Five steps to breaking through the glass ceiling in tech

By: Lynne Clegg

To Women in Tech:

From a young age, I can remember family members and friends asking me what I wanted to be when I grew up. The conversation often centered around roles like teacher, nurse or retail worker. After all, these were the jobs the women around me had, so it felt natural for me to gravitate toward these traditional positions, as well.

During my secondary education, my curiosity grew, and I became intrigued with business and technology. As I made choices about my schooling and accepted early-in-career positions, my family always supported me and encouraged me to reach for the stars while stepping outside of my comfort zone in the field of STEM (Science, Technology, Engineering and Math).

Now, as MetLife’s EMEA CIO, I am often asked about my experiences and how I broke through the glass ceiling to achieve a senior leadership role in a field historically dominated by men.

Shining as a Leader

Over the course of my career journey, especially as I moved into more senior positions, there were countless times where I sat at a conference room table surrounded by men. Like a fish out of water, I often felt like an imposter because I was the only woman in the room. I had to adjust my style in this environment to fit in and to behave and contribute in the same way as my male counterparts. Admittedly, it was tough at times to achieve common ground with these leaders, and I questioned my own ability to break through and have an equal place at the table.

This all changed when I committed to bringing my authentic self to work each day and growing my confidence in a male dominated field. The reality is my personality, empathy and collaboration abilities are what enable me to shine as a leader, even though I am still learning and deepening my technical knowledge. It’s important to realize as a leader that you don’t need to know—or do—it all, especially in an industry that’s constantly evolving!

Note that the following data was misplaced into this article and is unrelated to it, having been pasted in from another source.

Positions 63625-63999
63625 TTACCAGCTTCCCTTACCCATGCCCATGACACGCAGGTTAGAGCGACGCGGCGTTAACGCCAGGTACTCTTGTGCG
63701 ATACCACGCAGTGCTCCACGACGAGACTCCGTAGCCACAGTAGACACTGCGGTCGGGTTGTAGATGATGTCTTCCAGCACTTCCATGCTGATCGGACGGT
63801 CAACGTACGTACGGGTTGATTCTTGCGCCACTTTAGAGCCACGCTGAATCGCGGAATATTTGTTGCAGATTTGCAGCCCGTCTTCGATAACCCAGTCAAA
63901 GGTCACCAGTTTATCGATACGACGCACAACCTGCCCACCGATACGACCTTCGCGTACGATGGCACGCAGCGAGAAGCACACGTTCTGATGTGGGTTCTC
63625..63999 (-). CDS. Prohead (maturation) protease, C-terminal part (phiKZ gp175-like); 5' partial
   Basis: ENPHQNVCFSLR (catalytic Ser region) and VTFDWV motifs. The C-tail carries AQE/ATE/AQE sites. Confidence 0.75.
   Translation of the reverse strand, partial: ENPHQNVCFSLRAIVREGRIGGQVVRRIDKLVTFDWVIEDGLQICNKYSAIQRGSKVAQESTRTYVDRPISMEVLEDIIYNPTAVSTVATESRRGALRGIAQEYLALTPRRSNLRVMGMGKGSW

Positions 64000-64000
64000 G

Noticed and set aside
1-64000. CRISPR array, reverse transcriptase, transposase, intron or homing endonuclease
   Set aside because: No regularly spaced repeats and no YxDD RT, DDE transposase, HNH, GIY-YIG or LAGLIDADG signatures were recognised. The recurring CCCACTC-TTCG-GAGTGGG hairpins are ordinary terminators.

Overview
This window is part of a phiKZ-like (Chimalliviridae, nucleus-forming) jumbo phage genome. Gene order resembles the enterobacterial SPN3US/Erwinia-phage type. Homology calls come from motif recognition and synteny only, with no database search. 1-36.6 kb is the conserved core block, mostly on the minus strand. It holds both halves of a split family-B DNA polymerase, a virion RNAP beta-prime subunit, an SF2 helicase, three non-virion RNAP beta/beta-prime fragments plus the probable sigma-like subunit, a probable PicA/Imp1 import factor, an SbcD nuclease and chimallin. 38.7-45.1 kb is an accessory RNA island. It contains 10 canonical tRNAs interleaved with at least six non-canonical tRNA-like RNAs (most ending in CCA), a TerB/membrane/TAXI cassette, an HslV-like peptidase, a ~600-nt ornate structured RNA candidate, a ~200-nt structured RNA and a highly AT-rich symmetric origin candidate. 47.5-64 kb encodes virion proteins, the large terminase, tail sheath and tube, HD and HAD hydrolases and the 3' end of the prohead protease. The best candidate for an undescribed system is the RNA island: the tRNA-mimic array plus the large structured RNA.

Steps You Can Take to Break Through

I now have 25 years of experience in technology, and there are a number of things I’ve learned along the way that have helped me grow, advance and build a career in a field I love. Here are five:

  1. Find a coach to help you navigate; a sponsor to promote you and represent your abilities and readiness to step up; and seek direct feedback from people you trust that allows you to build on the positive and take advantage of growth opportunities.
  2. Cultivate relationships with your peers and seek out diversity in your network to build trust and find common ground.
  3. Be yourself and act with authenticity and vulnerability. These are leadership qualities that help to connect female executives with all levels in the organization. Also be self-aware, challenging the bias and stereotypes that you may be conditioned to in your company, culture, or personal environment.
  4. Break the cycle of fear that holds you back. On a recent work-related trip to India, I was really inspired by how a female technology professional has challenged herself to “break the fear,” exploring new opportunities in learning and development, driving her own career despite personal setbacks, and speaking up when she didn’t have the confidence to do so in the past.
  5. Reach back down the ladder and pull other female and diverse talent up behind you. Leverage your succession plans and team bench strength to buck the trend and build diverse leadership teams for the future.

As I write this, I recognize all the great work that has been done to help level the playing field for women. I also recognize that there’s much more that needs to be done, especially in underserved communities, to ensure that companies are truly representative of the customers and global society they serve. I’m committed to leading the change, and I’ll be forever grateful to those who encouraged me to make a difference in technology, in the workplace…and in the world!

Warm regards,
Lynne Clegg



Women in Tech

To learn about more women's inspiring STEM careers, check out these videos from MetLife's recent Triangle Tech X conference.

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